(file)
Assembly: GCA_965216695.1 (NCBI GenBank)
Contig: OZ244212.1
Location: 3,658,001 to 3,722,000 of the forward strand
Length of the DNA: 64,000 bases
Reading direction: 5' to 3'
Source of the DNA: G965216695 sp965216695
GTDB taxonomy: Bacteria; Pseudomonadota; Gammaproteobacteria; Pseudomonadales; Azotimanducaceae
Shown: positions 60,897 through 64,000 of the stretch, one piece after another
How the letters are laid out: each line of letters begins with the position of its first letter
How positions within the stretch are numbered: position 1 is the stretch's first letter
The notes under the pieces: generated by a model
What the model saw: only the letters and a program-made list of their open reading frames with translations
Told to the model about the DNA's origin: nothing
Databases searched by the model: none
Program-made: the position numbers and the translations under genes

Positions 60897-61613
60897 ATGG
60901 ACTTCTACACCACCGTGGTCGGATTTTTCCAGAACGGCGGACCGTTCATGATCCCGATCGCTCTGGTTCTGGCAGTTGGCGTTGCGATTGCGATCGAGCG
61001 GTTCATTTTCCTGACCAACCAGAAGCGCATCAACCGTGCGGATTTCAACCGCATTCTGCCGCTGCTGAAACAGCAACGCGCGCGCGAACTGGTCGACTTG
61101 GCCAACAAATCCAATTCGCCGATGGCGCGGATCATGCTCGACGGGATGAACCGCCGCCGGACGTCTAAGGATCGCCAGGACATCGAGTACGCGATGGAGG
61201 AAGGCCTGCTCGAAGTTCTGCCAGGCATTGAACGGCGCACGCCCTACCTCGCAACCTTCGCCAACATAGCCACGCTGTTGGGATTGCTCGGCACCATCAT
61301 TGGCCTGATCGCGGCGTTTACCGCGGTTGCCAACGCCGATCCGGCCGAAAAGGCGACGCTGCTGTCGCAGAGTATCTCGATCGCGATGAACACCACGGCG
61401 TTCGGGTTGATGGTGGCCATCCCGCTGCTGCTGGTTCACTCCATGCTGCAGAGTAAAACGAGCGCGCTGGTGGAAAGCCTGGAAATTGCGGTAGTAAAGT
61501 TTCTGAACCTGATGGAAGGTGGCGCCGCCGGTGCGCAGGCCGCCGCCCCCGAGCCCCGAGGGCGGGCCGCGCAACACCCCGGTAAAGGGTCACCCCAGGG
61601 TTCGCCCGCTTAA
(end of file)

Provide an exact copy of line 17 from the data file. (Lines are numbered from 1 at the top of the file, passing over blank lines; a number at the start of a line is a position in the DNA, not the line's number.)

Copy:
60897 ATGG